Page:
Still, with a weekday average of about 17,000 boardings, the overall ridership at the five new stations in Fairfax County has not matched early predictions of 25,000 after the first year. The second most popular station is Tysons Corner, which averages about 2,750 weekday boardings. This is the station nearest the big malls in the middle of Tysons. The least popular station during the first year was Greensboro, along Route 7, which averaged about 740 weekday boardings.

The new stations opened out ahead of the planned developments, and ahead of the biking and walking paths that eventually will boost ridership. This is most noticeable to a traveler along the Route 7 portion of the line in Tysons, where anyone but a driver still feels out of place.

But the real problem for Metro and its riders isn’t the slow start for the Tysons stations.

It turns out that operating the Silver Line leaves Metro with too few rail cars and too many trains.

When it became clear that the new 7000 series cars weren’t going to arrive in time for the Silver Line opening, Metro managers had to stretch out the existing fleet to handle the new demand. Silver Line trains were scheduled to operate every six minutes.

Older rail cars spent less time in the shop for preventive maintenance. That made them more vulnerable to breakdowns.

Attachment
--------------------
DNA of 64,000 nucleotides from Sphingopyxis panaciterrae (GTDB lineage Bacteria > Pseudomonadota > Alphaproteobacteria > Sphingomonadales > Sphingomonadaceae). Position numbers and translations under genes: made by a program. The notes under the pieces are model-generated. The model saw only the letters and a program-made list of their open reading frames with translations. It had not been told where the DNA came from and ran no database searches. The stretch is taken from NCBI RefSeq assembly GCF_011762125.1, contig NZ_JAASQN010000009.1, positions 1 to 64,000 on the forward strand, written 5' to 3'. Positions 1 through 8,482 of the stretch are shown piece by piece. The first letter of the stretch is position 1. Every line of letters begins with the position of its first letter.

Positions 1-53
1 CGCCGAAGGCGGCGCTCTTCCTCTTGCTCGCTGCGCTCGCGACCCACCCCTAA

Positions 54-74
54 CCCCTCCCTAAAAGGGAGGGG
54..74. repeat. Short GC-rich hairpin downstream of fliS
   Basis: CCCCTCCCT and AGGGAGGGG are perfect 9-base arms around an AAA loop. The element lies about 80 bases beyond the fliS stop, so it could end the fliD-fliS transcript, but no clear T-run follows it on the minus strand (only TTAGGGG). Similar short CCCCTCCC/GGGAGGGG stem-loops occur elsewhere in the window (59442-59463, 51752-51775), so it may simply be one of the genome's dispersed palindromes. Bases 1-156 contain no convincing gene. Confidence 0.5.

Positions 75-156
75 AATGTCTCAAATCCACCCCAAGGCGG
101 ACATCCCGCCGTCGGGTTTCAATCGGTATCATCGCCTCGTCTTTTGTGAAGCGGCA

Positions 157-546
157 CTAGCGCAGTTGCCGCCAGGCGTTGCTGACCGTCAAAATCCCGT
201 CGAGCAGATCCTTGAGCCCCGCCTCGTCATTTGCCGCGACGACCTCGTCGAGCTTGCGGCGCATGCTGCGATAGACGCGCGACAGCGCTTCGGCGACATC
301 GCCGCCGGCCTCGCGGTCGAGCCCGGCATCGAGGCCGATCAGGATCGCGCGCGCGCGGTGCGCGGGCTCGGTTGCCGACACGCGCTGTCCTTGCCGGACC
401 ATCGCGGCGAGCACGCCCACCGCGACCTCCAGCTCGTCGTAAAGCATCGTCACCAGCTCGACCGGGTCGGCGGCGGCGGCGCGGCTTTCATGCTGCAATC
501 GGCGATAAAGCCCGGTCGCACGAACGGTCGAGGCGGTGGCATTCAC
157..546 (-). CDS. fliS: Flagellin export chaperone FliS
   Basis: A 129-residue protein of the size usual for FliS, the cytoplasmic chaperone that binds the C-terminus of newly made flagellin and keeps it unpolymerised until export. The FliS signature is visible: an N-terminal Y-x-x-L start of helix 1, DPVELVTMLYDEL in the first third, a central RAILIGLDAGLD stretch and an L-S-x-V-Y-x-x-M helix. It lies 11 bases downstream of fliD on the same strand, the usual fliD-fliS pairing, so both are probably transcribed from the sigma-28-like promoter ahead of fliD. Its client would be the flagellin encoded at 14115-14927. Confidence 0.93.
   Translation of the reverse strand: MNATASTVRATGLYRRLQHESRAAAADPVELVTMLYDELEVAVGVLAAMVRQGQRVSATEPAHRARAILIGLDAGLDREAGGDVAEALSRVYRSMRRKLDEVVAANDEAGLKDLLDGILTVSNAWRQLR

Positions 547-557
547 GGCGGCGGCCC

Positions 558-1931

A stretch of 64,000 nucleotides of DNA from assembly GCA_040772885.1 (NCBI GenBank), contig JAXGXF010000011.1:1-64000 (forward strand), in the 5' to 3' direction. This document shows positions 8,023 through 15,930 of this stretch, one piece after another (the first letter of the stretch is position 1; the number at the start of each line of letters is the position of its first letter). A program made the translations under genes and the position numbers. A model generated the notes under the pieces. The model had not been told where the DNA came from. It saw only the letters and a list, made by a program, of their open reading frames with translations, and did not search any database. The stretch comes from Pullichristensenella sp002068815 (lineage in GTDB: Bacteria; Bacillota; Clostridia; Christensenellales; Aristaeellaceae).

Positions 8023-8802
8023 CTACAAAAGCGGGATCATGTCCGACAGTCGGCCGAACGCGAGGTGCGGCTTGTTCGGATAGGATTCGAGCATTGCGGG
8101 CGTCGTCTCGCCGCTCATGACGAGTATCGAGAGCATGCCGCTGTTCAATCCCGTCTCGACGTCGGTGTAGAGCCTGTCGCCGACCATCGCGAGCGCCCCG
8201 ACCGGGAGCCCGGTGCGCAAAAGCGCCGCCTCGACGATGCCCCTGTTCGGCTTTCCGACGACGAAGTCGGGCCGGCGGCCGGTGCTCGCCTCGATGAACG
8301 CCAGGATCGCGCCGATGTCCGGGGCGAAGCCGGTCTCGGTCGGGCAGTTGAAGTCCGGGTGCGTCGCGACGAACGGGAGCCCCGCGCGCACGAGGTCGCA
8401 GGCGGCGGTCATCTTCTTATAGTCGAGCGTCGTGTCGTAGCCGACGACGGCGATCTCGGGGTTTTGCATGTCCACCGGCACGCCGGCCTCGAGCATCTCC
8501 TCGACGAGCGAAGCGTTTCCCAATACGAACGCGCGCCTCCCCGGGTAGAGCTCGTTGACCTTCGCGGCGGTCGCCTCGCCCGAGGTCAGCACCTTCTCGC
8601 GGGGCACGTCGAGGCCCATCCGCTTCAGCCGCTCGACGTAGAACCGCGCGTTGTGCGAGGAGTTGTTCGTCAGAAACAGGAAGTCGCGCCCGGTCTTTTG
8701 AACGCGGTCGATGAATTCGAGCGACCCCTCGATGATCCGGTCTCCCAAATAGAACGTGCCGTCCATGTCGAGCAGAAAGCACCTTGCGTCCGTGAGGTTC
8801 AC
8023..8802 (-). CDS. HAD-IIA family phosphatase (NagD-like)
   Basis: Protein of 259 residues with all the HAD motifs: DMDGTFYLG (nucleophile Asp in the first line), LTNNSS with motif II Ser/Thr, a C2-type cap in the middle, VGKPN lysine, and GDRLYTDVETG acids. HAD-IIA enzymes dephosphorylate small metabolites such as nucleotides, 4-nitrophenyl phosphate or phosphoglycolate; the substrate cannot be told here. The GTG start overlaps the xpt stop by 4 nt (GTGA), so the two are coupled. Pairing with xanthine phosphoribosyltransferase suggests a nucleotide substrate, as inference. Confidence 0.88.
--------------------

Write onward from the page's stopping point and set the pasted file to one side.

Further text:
Meanwhile, Metro controllers found they were having trouble moving the number of trains they sent out each day. At the rail junctions — particularly Rosslyn, where the Silver, Orange and Blue lines come together — the merge was not smooth. They wound up with a congestion problem similar to what drivers experience at heavily used interchanges on the Capital Beltway.

Transit managers have developed two fixes, which haven’t proved very popular with riders. The first is to withdraw the worst-performing cars in the rail fleet for extended maintenance during the summer. This should help improve the performance of air-conditioning units, brakes and doors. But it means that the number of eight-car trains is reduced during the rush hours on Mondays and Fridays, when the cars are in the maintenance shops.